What is an IMAP Protocol in the Computer Network?

IMAP stands for Internet Message Access Protocol. It is a standard protocol for creating email on a small server from a local user. It is an application-layer Internet Protocol utilizing the basic transport layer protocols to create host-to-host communication services for applications. This enables the use of a remote mail server. The well-known port location for IMAP is 143.

The IMAP architecture allows users to send and receive emails through a small server without support from a specific device. This type of email access is the goal for travelers receiving or answering emails from their home desktop or office system.

This method is also known as interactive mail access protocol, Internet mail access protocol, and interim mail access protocol. IMAP can be used widely but is less important now that so much email is transmitted via web-based interfaces including Gmail, Hotmail, Yahoo Mail, etc.

It is an approach of accessing e-mail messages on a server without having to download them to the local hard drive. This is the main difference between IMAP and another famous e-mail protocol known as POP3.

POP3 needed clients to download messages to their hard drives before reading them. The benefit of using an IMAP mail server is that clients can verify their mail from various computers and continually view similar messages. This is because the messages continue on the server just before the client selects to download them from their local drive.


The advantages of IMAP are as follows −

  • It allows us to create our email messages from anywhere, via as many different devices as you want.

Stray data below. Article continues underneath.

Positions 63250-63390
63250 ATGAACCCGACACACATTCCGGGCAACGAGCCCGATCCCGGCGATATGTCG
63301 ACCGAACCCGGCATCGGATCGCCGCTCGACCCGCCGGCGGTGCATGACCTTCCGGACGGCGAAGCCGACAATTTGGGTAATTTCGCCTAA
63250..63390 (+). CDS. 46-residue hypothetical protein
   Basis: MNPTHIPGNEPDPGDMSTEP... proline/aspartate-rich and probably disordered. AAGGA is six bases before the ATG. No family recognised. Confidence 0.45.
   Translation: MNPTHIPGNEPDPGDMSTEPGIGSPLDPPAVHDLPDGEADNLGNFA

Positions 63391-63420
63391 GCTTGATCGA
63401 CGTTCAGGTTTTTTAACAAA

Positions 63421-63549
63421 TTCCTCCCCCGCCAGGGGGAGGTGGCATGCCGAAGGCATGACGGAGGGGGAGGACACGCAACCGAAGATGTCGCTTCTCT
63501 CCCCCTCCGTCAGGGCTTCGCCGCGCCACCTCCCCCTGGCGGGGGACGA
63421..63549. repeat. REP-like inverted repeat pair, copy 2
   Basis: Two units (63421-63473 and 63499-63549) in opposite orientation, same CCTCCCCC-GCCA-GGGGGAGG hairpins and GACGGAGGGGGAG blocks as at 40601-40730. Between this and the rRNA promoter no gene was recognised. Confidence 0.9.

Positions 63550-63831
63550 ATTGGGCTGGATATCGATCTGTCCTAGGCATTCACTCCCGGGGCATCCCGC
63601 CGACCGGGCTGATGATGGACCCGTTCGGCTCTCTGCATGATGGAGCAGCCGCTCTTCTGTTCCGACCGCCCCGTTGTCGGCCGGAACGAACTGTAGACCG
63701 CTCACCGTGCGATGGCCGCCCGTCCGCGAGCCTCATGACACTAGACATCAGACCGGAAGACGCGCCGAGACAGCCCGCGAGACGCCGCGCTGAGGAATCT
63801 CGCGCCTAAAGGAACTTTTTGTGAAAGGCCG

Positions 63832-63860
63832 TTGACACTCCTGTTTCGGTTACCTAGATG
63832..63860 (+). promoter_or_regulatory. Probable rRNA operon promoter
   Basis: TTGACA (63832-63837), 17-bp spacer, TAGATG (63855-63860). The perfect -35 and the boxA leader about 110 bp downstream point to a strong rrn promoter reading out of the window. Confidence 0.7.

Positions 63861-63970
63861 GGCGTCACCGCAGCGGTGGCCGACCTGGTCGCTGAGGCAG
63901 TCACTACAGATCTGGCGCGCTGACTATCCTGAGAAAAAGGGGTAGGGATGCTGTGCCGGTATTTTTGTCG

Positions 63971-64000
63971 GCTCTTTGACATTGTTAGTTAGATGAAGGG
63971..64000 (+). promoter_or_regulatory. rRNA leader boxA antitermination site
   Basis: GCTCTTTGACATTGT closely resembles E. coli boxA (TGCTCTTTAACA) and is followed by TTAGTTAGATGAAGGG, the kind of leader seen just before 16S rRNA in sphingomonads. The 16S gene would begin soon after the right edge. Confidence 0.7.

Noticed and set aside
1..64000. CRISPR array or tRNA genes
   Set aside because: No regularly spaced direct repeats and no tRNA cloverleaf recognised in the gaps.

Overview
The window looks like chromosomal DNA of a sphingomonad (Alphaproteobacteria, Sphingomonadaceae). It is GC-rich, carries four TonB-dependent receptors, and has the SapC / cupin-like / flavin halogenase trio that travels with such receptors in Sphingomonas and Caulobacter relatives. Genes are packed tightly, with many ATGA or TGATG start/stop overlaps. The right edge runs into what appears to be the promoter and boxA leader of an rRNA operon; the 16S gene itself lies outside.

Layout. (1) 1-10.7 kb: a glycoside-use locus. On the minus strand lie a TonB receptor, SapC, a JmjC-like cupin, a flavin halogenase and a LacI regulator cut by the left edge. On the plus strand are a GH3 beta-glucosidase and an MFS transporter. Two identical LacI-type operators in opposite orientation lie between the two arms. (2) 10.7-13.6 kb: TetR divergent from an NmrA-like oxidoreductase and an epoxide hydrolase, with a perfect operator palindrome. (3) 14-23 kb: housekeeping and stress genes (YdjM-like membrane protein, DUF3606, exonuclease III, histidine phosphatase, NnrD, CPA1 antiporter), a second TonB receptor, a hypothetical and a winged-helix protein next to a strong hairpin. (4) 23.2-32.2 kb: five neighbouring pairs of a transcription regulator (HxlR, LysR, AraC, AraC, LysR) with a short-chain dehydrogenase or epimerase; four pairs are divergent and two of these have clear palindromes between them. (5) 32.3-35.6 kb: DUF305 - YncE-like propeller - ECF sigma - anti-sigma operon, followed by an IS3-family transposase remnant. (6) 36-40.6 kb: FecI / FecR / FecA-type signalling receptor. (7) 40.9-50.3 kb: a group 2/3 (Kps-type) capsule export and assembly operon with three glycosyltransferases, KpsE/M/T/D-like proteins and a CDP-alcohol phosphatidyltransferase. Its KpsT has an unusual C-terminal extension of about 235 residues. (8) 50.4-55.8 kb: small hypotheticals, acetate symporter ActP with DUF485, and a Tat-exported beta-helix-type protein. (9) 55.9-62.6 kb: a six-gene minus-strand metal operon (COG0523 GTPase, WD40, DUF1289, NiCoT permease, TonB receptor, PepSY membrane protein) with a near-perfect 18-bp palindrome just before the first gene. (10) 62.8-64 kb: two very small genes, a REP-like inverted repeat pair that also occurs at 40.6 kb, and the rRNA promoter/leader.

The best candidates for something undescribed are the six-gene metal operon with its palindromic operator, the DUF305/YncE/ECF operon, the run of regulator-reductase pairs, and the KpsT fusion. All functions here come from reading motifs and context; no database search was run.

• It can only download a message when we click on it. As a result, we do not have to wait for all of our new messages to download from the server before we can read them.

  • The attachments are not automatically downloaded with IMAP. As a result, you’re able to check your messages a lot more quickly and have greater control over which attachments are opened.

  • IMAP can be used offline, just like the Post Office Protocol (POP).

  • It includes the ability to delete messages, search for keywords in the body of emails, create and manage multiple mailboxes or folders, and view the headings for easy visual scans of emails.

Email Messaging

For email messaging, every domain has email server computer set-up. These email servers run protocol software that enables electronic communication. There are two main email protocols, POP and SMTP.

POP is concerned with the retrieval of an email message stored on a server computer, whereas SMTP is actually responsible for transmitting an email to the user.

Updated on: 05-May-2021

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